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The body condition index was only influenced by sex (F1,188 = 14·72, P= 0·0002) and not by survey periods or distance to the sea (F4,188 = 2·01, P= 0·094; F1,188 = 0·24, P= 0·625, respectively).

Capture rates showed significant differences between survey periods in the two zones examined (χ2 = 118·52, P < 0·0001, n= 91·5 on the seashore and χ2 = 429·85, P < 0·0001, n= 110·5 across the island). Planned comparisons showed that the February survey was significantly different to the November surveys in both island zones (Fig. 2b). No rats were captured across the island in the February survey. Differences in captures rates were assumed to reflect quantitative differences in the abundance of rats between zones.

food habits of rats

The analysis of stomach contents revealed that rats consumed a wide variety of food items (Table 2). Plants were found in the guts and faeces of 100% (n = 16) of the rats collected in November and 67% (n = 6) of the rats collected in February. We distinguished two types of plants based on their isotopic values: C3 plants, which use the enzyme Rubisco to fix CO2, and C4 plants, which fix CO2 with phosphoenolpyruvate carboxylase. In November, we found eight species of C3 plants with one of them, Pisonia grandis, occurring in 94% of the rats, and five species of C4 plants with one species, Boerhavia repens Linnaeus, occurring in 88% of the rats. In February, we found only three C3 plant species and three C4 plant species, but with the same major species as in November, P. grandis and B. repens, respectively. However, sample sizes in the February survey were reduced (six rats examined compared with 16 from November).

Table 2.  Percentage occurrence of food items in the guts (G) and faeces (F) of Rattus rattus from Surprise Island in November 2004 and February 2005. Direct observations of predation (rat teeth marks and consumption by rats, DO) are noted by the symbol +. n represents sample size for gut and faecal contents corresponding to the number of rats examined
Rat food itemsNovember 2004 (n = 16)February 2005 (n = 6)
GFDOGFDO
Seabird feathers5638 00 
Seabird eggs00+00 
Sea turtles00 00+
Skinks130 00 
Insects (I)3875 8367 
Insects (II)50100 6750 
Plants C3100100 5067 
Achyrantes aspera1344 00 
Argusia argentea1325+3333+
Tridax procubens1331+017 
Abutilon sp.66 00 
Hibiscus tiliacens60 00 
Pisonia grandis7594+5050+
Cocos nucifera00+00+
Colubrina asiatica1218 00 
Microsorum scolopendrium60 00 
Plants C4/CAM75100 3350 
Portulaca sp.650+1717 
Boerhavia repens4488+1733+
Tribulus cistoides1218+00 
Lepturus repens2525 033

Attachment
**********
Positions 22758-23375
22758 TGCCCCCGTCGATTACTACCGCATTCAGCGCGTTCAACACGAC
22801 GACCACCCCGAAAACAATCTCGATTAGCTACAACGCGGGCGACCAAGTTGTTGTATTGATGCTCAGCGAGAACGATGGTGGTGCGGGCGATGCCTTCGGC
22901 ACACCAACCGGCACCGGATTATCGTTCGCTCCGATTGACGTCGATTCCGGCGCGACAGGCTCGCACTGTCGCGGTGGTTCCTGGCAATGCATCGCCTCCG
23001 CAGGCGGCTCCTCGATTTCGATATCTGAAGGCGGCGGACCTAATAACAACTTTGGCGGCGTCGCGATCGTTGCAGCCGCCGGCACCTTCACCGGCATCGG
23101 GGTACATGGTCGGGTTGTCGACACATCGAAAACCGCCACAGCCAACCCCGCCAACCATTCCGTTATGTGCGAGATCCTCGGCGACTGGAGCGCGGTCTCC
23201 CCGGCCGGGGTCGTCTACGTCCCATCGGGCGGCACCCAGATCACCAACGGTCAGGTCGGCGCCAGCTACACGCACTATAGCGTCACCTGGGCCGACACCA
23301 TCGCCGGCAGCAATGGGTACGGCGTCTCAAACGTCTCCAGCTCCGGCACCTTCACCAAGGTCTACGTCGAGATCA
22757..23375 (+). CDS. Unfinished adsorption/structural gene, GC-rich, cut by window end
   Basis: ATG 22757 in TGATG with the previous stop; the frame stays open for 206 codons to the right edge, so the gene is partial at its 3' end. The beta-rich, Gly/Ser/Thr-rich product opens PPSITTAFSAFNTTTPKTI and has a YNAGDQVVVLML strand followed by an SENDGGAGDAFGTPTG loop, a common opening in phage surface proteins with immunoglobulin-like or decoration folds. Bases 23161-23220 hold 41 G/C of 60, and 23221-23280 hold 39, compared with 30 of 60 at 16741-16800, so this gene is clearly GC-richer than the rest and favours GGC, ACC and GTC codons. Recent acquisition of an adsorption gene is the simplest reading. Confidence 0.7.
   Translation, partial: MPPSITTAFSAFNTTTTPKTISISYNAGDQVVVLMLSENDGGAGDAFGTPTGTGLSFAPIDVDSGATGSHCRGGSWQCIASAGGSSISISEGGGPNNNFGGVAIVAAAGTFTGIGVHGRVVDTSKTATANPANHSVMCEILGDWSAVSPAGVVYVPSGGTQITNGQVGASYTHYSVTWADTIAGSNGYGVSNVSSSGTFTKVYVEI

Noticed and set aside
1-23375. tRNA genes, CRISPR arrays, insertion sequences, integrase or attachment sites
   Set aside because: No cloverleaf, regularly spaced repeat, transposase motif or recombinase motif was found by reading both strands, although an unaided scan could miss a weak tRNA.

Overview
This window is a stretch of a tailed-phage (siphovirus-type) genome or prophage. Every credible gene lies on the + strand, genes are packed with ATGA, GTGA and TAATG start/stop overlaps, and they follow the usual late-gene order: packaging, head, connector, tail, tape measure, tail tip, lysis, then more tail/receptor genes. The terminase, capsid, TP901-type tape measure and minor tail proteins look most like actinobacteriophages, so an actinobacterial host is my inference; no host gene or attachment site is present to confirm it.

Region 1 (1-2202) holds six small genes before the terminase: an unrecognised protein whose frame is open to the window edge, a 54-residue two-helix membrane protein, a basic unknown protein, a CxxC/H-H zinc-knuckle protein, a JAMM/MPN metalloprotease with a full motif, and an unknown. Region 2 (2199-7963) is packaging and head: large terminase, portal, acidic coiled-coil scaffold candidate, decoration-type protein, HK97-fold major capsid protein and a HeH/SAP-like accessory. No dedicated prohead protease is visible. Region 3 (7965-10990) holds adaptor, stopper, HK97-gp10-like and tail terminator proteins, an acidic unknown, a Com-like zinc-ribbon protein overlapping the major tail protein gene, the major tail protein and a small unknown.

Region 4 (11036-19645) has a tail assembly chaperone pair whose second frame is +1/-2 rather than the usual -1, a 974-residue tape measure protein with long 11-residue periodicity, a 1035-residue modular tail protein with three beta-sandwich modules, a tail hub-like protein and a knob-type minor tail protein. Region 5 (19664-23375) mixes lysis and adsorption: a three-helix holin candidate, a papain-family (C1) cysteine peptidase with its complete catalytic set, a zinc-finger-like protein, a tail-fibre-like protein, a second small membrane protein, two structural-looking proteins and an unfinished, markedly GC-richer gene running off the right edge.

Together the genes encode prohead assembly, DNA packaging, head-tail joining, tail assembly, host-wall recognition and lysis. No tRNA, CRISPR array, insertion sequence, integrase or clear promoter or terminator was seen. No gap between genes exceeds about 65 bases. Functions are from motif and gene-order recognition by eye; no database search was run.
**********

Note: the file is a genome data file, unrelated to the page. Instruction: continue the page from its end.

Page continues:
Stenatophrum micrathum618 00 

According to the isotopic values, we distinguished two categories of insects (I, Orthoptera, and II, Coleoptera and Lepidoptera) that were observed in large proportions in the gut and faeces of trapped rats in both November and February (Table 2). Skinks were collected from the gut contents of 13% of the rats captured in November but were not seen in the limited sample from February. Seabird feathers were found in the guts of 56% of rats captured in November and in 0% of the February samples.

Direct observations in the field (both of rat teeth marks and consumption by rats) allowed us to confirm the analysis of gut and faecal contents, particularly for plants. We observed an important consumption of roots (Boerhavia repens and Portulaca sp.) and stems (Argusia argentea, Pisonia grandis) that were difficult to identify as fragments in faeces and gut contents. All coconuts were gnawed and this was probably an important source of water for the rats.

predation on seabirds and sea turtles

The most important difference in availability of food items between November and February was the presence on the island of eggs and chicks of seabirds in all three November periods but not in February (Fig. 2c). Each November period, we observed marks of rat predation on the eggs of Sula leucogaster, Sula dactylatra and Puffinus pacificus (Fig. 3a). In addition, we observed seabird feathers in the gut and faeces of rats in the November surveys. In November 2003, 26·1% (n = 69) of S. leucogaster eggs and 0% (n = 10) of S. dactylatra eggs were predated in 1 single week.

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Figure 3. Observations of rat predation on different items on Surprise Island: (a) teeth marks on a predated egg of Sula leucogaster observed in November 2004; (b) a killed hatchling of Chelonia mydas observed in February 2005.